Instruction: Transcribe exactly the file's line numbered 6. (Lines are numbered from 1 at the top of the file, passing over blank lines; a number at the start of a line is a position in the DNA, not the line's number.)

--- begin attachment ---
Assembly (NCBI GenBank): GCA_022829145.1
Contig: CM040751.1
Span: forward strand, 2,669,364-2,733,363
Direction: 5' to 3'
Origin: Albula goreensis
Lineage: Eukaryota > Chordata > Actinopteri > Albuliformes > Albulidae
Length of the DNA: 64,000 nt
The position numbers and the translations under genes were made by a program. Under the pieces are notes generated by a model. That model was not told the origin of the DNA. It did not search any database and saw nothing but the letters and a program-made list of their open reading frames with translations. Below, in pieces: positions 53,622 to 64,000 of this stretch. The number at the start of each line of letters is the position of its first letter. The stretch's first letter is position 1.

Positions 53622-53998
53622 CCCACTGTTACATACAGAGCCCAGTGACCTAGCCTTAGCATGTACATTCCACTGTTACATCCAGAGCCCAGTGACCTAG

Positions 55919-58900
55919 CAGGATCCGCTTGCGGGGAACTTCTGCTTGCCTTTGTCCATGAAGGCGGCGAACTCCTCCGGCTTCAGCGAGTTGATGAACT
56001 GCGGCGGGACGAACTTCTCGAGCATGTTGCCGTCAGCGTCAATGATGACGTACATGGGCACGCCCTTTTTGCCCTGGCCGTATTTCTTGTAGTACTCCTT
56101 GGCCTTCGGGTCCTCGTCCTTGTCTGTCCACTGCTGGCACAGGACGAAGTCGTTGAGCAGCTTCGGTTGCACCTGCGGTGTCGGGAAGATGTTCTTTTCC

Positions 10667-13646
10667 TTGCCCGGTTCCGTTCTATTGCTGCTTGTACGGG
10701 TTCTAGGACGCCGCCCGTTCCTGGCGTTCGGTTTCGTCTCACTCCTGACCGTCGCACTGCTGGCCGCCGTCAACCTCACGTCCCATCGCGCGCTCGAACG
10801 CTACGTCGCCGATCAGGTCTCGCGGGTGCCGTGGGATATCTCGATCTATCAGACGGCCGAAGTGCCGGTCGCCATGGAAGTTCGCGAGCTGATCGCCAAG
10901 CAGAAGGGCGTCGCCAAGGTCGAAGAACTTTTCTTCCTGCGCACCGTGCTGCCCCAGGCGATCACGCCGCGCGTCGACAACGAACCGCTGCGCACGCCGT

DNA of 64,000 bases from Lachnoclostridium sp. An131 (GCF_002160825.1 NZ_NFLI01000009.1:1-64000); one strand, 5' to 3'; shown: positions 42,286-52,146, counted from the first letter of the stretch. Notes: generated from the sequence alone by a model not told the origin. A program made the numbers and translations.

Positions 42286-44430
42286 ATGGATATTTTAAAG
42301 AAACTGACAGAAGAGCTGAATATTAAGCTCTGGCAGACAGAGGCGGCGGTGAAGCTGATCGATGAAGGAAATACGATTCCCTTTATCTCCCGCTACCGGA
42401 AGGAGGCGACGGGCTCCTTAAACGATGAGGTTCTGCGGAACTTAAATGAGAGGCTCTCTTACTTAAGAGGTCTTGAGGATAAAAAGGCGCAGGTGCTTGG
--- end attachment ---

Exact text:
Lineage: Eukaryota > Chordata > Actinopteri > Albuliformes > Albulidae